In a significant stride toward greener mobility, the European Parliament and Council have struck a provisional agreement on new rules to curtail road transport emissions for passenger cars, vans, buses, trucks, and trailers.
The goal of the regulation, called Euro 7, is to facilitate the shift to clean mobility while maintaining the affordability of private and commercial cars for individuals and companies.
The European Union’s current limits on road transport emissions, known as Euro 6, apply to cars, vans, buses, trucks, and other heavy-duty vehicles, but don’t tackle secondary, non-exhaust emissions like microplastics from tires or particles from brakes. The current rules also don’t address the durability of batteries.
The Euro 7 proposal now takes both of these into account. Beyond just exhaust emissions, it acknowledges and addresses the broader environmental implications of road transport, including non-exhaust emissions and battery longevity.
For instnace, in addition to the Euro 6 rules, the Euro 7 regulation includes “new measures to limit particle emissions from tyres and brakes and to increase battery durability.” To ensure that they stay cleaner for the duration of their lives, vehicles will also need to adhere to the new criteria for a longer period of time.
In the EU’s words, vehicles will “stay cleaner for longer,” improving air quality.
“Through this deal, we have successfully struck a balance between environmental goals and the vital interests of manufacturers,” EU Rapporteur Alexandr Vondra said, adding:
“The aim of the negotiations was to ensure the affordability of new smaller cars with internal combustion engines for domestic customers and at the same time enable the automotive industry to prepare for the expected overall transformation of the sector. The European Union will now also be addressing emissions from brakes and tyres and ensure higher battery durability.”
Here’s how the EU plans to do this.
Stricter limits for exhaust emissions
While the emission standards for passenger cars and vans remain as they were in the Euro 6 regulation, there’s an intriguing shift in particle measurements. At the EU Parliament’s request, smaller exhaust particles (PN10) will now be under scrutiny, a more stringent approach than the earlier (and bigger) PN23 particles.
As to buses and trucks, the agreement introduces tightened emission limits, both in laboratory settings and real-world driving conditions.
“For buses and trucks, the agreed text includes stricter limits for exhaust emissions measured in laboratories (e.g. NOx limit of 200mg/kWh) and in real driving conditions (NOx limit of 260 mg/kWh), while maintaining the current Euro VI testing conditions,” the EU explains.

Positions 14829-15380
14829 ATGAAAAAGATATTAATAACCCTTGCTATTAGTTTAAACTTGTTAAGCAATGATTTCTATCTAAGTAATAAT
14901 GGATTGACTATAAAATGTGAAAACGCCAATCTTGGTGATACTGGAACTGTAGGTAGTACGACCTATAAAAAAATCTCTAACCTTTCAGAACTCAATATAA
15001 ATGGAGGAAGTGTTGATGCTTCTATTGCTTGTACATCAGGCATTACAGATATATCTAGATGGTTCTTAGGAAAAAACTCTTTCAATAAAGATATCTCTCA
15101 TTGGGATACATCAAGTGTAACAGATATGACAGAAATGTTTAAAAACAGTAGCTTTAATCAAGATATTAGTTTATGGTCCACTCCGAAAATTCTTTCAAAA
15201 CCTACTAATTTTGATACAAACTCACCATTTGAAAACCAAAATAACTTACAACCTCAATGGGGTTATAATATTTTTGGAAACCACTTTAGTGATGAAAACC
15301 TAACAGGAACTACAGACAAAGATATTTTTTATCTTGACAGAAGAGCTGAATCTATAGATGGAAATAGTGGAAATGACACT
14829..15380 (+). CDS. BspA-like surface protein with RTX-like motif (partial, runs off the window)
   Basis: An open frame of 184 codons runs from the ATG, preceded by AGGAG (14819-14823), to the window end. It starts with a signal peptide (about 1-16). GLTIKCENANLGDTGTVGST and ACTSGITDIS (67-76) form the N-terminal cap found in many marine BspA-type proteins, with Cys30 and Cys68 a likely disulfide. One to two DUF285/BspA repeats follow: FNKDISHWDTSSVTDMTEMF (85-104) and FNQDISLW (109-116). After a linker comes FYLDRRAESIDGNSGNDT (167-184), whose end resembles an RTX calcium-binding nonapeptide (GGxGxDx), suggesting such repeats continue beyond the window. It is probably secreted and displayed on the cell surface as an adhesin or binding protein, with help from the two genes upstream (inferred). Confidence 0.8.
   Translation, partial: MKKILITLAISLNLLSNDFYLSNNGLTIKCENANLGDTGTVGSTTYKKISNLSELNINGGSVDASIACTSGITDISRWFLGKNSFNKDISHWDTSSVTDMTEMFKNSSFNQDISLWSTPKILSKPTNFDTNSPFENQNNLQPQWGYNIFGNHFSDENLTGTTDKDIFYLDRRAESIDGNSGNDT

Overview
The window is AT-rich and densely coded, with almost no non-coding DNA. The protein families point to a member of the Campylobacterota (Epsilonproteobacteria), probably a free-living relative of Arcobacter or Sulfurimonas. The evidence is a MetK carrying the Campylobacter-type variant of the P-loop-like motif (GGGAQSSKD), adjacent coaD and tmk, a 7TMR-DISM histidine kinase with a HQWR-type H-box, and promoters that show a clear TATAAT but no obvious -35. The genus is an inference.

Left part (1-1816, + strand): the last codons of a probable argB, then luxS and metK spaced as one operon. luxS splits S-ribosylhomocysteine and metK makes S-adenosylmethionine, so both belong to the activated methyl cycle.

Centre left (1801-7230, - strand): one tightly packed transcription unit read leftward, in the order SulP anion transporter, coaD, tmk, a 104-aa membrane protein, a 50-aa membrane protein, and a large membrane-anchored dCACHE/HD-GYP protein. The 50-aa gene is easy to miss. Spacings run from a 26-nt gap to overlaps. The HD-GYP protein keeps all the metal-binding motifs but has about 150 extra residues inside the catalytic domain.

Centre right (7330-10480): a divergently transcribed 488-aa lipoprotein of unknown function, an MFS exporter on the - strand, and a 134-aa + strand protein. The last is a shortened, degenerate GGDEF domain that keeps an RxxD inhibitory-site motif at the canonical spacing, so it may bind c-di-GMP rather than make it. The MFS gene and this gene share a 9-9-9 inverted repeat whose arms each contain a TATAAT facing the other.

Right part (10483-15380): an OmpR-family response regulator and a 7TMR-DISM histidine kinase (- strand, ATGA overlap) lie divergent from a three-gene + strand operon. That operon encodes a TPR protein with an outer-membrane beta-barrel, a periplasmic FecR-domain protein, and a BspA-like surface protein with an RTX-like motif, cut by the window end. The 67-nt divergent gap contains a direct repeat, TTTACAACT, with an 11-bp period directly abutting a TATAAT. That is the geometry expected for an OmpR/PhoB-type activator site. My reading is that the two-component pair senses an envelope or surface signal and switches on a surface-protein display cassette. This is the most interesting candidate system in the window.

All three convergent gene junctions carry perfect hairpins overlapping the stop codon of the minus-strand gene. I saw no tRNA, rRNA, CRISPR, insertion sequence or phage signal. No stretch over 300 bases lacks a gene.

Secondary road transport emissions and battery durability
Unlike the Euro 6 rule, Euro 7 doesn’t stop at primary exhaust emissions. It sets forth emission limits for brake particles and emphasizes battery durability in electric and hybrid vehicles.
“The deal sets brake particles emissions limits (PM10) for cars and vans (3mg/km for pure electric vehicles; 7mg/km for most internal combustion engine (ICE), hybrid electric and fuel cell vehicles and 11mg/km for large ICE vans),” the EU writes.
It also introduces “minimum performance requirements for battery durability in electric and hybrid cars (80% from start of life to five years or 100 000 km and 72% up to eight years or 160 000km) and vans (75% from start of life to five years or 100 000 km and 67% up to eight years or 160 000km).”
A pivotal inclusion is the Environmental Vehicle Passport. This digital document, which is to be made available for every vehicle in the EU, will provide comprehensive details about a vehicle’s environmental performance at the time of registration. This will include:
- CO2 emissions;
- fuel and electric energy consumption;
- pollutant emission limits;
- electric range;
- battery durability.
The agreement also mandates automobile manufacturers to bolster their vehicles’ digital monitoring capabilities to thwart any attempts to tamper with emissions control systems, ensuring compliance and trustworthiness.
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“Car manufacturers will have to design their vehicles so as to prevent tampering with emissions control systems through the digitalisation of automobile monitoring,” the EU says.
The EU Parliament and Council now need to formally approve the deal for it to enter into force. For cars and vans, the regulation will begin to apply 30 months after it has entered into force; for buses, trucks, and trailers, it will apply 48 months after entering into force.
The Euro 7 regulation stands as a testament to the European Union’s commitment to fostering a greener, cleaner, and more sustainable future for road transport. As the world grapples with pressing environmental challenges, such legislative initiatives underscore the significance of collective action and innovation in shaping a better tomorrow.
Editor’s Note: The opinions expressed here by the authors are their own, not those of Impakter.com — In the Featured Photo: Road emissions. Featured Photo Credit: The European Space Agency.